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Bronx Residents Fight FreshDirect Relocation Citing Environmental Racism

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FreshDirect truck.

Lawyers representing members of a South Bronx coalition were in court Monday morning in the latest attempt to block the relocation of FreshDirect's headquarters from Queens to Bronx.

The grocery delivery service says the move to the Harlem River Yard will bring jobs to the neighborhood, but an effort spearheaded by South Bronx Unite contends that residents do not need the additional pollution that will accompany FreshDirect's fleet of trucks.

A judge heard oral arguments from South Bronx Unite that leasing the plot to FreshDirect violates the New York State Constitution because the land is designated for public use.

South Bronx Unite's previous lawsuit against the relocation was thrown out by a judge, and in March a judge rejected the group's assertion that the decision to approve the relocation was based on an outdated environmental impact study. 

New York fought to keep FreshDirect from moving its site to New Jersey by providing $120 million in incentives. The city estimates that FreshDirect will have an overall economic impact of almost $255 million.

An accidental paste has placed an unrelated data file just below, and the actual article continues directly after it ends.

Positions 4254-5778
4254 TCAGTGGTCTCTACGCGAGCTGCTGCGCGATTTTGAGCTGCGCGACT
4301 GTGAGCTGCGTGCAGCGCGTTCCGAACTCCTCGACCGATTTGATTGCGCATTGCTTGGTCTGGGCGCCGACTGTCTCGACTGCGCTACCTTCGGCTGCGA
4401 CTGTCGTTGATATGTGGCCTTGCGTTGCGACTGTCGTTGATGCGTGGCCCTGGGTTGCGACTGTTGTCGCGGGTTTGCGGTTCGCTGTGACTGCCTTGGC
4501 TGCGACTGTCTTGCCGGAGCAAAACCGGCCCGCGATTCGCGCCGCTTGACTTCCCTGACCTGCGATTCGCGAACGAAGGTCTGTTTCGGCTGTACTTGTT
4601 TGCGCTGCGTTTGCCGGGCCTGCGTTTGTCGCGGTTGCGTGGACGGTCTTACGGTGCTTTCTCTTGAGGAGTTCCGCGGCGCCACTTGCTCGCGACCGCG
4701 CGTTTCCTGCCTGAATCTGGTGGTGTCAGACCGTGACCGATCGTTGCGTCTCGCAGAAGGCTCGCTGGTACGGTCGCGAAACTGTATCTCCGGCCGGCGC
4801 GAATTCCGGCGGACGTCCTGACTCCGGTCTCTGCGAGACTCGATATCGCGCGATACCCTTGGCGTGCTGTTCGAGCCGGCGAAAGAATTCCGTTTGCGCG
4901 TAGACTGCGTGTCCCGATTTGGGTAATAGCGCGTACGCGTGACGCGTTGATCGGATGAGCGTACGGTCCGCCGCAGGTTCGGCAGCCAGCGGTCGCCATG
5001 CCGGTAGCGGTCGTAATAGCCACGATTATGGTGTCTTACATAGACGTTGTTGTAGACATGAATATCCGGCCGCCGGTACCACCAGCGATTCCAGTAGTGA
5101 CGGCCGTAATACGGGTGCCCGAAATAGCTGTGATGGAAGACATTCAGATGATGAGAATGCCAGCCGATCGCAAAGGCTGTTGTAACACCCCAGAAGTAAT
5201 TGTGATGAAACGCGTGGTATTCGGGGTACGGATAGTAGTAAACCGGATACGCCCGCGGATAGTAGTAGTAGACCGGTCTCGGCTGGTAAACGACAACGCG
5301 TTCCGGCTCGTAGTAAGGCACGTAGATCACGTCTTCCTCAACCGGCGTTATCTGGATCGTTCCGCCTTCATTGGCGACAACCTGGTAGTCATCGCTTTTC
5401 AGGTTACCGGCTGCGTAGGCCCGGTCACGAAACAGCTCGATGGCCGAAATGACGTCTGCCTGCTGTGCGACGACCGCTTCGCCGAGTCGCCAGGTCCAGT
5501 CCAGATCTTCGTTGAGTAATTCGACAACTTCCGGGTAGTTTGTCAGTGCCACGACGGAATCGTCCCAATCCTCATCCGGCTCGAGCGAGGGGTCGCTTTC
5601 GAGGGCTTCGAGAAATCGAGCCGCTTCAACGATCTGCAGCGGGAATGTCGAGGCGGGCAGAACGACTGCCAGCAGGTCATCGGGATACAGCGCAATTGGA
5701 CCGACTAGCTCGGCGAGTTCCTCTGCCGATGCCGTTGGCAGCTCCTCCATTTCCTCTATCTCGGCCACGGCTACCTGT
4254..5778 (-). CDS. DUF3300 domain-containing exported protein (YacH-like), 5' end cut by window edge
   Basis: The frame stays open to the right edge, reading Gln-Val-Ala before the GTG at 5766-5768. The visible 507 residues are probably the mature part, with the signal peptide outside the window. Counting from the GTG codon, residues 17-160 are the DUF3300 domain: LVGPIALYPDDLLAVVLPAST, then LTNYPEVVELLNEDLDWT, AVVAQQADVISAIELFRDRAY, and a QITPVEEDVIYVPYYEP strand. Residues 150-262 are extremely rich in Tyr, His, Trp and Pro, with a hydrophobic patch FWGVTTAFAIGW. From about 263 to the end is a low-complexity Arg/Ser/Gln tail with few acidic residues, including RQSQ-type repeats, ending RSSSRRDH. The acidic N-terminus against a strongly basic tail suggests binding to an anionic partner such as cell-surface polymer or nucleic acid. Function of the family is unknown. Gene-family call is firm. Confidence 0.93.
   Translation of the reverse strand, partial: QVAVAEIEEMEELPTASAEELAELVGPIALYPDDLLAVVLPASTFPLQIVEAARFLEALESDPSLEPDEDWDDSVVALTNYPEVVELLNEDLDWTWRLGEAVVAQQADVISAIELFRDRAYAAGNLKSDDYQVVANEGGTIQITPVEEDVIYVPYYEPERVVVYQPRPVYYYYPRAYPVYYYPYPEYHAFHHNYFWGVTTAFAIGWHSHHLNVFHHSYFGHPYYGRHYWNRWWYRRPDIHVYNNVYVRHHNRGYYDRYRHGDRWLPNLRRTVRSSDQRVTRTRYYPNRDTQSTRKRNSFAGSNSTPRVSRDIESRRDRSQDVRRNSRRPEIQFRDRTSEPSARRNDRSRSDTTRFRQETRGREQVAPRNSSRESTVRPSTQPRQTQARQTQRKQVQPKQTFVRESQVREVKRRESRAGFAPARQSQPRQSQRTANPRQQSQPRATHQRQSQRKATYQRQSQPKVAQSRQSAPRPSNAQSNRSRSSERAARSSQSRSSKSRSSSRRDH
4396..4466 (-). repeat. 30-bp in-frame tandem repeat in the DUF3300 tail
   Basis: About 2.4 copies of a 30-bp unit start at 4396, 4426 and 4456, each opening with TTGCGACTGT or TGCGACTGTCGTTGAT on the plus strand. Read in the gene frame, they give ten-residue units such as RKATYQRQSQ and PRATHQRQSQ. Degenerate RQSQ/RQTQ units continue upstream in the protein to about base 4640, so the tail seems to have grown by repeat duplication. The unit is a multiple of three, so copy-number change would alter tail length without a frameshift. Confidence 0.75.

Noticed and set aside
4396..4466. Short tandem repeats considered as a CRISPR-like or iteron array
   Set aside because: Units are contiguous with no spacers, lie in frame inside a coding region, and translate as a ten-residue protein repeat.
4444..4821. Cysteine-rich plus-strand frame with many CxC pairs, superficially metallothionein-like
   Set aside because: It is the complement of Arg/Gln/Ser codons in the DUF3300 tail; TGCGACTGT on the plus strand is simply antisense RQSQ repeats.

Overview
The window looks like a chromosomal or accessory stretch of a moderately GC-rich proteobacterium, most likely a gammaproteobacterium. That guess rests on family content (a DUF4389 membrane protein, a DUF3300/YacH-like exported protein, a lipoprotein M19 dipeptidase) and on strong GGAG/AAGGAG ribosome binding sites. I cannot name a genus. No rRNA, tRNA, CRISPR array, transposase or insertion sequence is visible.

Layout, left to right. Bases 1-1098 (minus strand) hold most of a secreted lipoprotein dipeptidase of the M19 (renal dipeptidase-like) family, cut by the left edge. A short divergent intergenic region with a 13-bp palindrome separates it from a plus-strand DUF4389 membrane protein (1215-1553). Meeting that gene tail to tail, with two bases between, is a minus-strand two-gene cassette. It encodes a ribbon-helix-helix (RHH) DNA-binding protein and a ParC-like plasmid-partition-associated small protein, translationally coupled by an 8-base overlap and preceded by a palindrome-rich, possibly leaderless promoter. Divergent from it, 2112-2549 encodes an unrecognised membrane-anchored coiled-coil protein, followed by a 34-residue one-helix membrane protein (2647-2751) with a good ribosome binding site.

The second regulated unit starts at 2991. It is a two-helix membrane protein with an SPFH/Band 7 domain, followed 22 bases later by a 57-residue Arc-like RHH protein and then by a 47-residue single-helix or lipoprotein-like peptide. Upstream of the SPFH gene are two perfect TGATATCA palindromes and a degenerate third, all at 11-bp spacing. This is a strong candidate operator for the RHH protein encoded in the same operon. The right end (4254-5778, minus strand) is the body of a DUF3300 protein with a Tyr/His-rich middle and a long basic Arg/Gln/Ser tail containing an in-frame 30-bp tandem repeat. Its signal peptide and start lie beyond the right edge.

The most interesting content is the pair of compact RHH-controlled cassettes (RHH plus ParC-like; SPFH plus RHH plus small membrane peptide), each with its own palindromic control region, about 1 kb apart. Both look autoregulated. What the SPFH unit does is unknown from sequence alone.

The company says it will also benefit local residents by creating 1,000 full-time jobs and 644 construction jobs.

Bronx Borough President Ruben Diaz Jr. has been a strong proponent of FreshDirect and believes the company will have a positive impact on the community:

"My office has, since day one, understood that this project is crucial to the future economic health and vitality of the Bronx, and I am glad to see that the continued legal efforts to stop this critical project have been thoroughly dismissed.”

However, Mychal Johnson, a leader of South Bronx Unite, argues that the relocation will exacerbate the neighborhood's poor air quality and health issues. The area is home to four waste transfer stations, the New York Post distribution center and a FedEx hub making 1,400 daily truck trips. 

Johnson said the estimated 2,000 daily truck trips FreshDirect's business will bring won't help address the respiratory problems of South Bronx residents: 

"In the South Bronx, we have an asthma epidemic. Asthma hospitalizations are five times the national average; asthma deaths are three times the national average; and it is estimated that 1 in every 5 children in the South Bronx has asthma."

 

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Bibi Khan

Bibi Z. Khan is a Graduate student, human and environmental activist and aspiring writer. In her spare time she enjoys writing, reading and community volunteer work.